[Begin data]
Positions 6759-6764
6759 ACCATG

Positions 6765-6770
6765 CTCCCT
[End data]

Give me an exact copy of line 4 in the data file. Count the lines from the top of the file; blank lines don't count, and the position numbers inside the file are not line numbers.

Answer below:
6765 CTCCCT